The latest Quinnipiac poll found that 52% of Americans disapprove of the way Republicans have handled Jackson's confirmation process.
Jackson's confirmation process is still on track for completion before the Senate breaks for Easter recess, which means she could make history as the first Black woman to ascend to the nation's highest court by week's end.
The TIP with Alisa Wiersema
Early voting and mail voting in Ohio begins Tuesday with the aftershocks of this year's redistricting process still playing out in the background. Voters will be able to cast their ballots in primary races for the open U.S. Senate seat and governor's office, as well as the federal congressional races which will be conducted according to a new map that was approved last month.
But three categories of races -- contests for state House and Senate, as well as state central committees -- will not be on the ballot because the boundaries for those districts have not yet been settled. On Friday, Ohio Secretary of State Frank LaRose officially announced the change, which means those elections will now take place later in the year, likely in early August.
As reported by the Ohio Capital Journal, LaRose said he wouldn't be opposed to the impeachment of Ohio Supreme Court Chief Justice Maureen O'Connor by the legislature over her rulings that rejected GOP-backed redistricting maps. O'Connor's current term ends in December.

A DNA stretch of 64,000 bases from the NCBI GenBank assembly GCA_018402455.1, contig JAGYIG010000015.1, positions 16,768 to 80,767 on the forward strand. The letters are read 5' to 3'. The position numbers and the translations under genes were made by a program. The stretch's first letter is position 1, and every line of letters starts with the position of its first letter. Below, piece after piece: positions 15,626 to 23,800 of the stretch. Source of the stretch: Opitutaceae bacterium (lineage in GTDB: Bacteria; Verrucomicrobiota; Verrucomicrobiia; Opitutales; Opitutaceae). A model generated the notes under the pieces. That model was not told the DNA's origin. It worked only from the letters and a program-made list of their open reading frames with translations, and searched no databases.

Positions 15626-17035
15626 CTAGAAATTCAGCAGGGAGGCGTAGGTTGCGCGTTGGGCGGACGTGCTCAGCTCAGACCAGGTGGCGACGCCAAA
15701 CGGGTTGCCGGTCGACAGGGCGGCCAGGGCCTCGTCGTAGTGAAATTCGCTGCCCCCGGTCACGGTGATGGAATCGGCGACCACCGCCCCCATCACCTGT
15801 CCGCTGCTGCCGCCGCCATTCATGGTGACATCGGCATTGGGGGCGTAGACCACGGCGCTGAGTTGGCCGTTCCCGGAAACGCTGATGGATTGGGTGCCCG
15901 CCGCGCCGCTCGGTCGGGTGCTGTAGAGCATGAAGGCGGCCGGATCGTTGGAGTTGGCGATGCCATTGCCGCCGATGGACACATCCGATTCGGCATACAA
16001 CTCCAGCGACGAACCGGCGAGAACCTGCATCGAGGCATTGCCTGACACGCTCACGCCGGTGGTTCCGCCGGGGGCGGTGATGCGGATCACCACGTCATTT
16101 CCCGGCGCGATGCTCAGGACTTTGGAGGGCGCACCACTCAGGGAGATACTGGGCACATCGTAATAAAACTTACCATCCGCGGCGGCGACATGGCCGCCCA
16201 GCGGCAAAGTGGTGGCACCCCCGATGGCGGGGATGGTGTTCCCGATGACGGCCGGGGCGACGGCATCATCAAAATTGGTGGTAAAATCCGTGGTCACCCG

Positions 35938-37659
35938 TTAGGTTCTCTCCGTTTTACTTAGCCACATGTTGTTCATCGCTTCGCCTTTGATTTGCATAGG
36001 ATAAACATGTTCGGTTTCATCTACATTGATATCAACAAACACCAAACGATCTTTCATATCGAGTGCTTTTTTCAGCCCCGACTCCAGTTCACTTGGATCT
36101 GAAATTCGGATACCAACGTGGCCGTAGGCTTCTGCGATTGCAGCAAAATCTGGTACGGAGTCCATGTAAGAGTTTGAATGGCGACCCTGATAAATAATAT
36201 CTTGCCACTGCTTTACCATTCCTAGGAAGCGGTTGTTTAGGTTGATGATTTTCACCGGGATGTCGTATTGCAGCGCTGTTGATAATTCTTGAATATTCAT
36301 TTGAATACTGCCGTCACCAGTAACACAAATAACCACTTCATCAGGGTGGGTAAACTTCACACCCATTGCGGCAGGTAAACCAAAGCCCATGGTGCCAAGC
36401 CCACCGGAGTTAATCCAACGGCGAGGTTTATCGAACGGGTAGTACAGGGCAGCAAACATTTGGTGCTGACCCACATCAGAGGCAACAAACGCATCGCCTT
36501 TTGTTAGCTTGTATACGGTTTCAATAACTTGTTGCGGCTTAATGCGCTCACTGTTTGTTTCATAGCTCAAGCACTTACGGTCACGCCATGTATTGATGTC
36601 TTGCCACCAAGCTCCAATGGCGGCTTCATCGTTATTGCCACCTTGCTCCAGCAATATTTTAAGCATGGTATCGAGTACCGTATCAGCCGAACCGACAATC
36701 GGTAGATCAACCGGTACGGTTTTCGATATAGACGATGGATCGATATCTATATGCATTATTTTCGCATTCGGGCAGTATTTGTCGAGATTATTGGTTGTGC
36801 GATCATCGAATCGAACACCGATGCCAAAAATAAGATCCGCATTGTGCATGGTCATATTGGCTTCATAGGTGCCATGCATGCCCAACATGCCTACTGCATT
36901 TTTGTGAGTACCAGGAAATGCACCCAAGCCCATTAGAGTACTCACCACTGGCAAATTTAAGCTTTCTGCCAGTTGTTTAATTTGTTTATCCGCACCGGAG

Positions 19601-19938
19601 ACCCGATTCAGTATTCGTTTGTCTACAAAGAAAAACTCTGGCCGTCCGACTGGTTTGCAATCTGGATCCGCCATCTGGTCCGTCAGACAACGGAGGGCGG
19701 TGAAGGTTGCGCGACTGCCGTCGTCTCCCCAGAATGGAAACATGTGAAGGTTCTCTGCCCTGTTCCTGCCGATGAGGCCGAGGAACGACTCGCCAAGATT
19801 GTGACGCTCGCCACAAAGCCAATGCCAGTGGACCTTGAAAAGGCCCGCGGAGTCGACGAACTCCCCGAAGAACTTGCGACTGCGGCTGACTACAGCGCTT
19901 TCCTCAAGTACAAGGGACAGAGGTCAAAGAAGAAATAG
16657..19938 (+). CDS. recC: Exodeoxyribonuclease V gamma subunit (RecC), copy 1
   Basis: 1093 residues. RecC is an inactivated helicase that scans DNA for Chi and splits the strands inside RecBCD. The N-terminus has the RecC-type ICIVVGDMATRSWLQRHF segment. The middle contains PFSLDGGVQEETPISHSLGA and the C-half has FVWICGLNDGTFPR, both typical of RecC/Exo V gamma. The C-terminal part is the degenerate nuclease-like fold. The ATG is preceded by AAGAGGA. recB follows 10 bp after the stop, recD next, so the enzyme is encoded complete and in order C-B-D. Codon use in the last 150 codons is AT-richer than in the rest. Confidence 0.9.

The fallout is taking place despite the state adopting a new redistricting process that was supposed to do away with partisan gerrymandering. But after the redistricting commission missed two deadlines to pass new maps, the state's Republican-controlled legislature took the reins, which led to legal entanglements. The ongoing situation resulted in Gov. Mike DeWine recently suggesting that "competitiveness" be added as a requirement for future redistricting.
NUMBER OF THE DAY, powered by FiveThirtyEight
20. That's the number of state-legislative chambers we expect to be competitive in 2022 out of the nation's 99 chambers. FiveThirtyEight's Nathaniel Rakich, Aaron Bycoffe and Ryan Best analyzed dozens of new maps following the redistricting process, and they found that there are very few state-legislative chambers that will be competitive this decade. Even many battleground states, like Georgia, Florida and Wisconsin, which are competitive in statewide races, aren't competitive at the state-legislative level. Read more from FiveThirtyEight to know which state-legislative races to watch this year.
ABC News' "Start Here" Podcast. Start Here begins Tuesday morning with the parents of former U.S. Marine Trevor Reed on their recent meeting with President Biden and their fight to bring their son home from a Russian prison. Then, ABC's Stephanie Ebbs breaks down the U.N.'s latest climate report -- its grim projections of more warming than we thought before, and its calls to transition to full renewable power. And, Elon Musk becomes the largest stakeholder of Twitter, raising questions about what he will do -- if anything -- with this powerful new position. http://apple.co/2HPocUL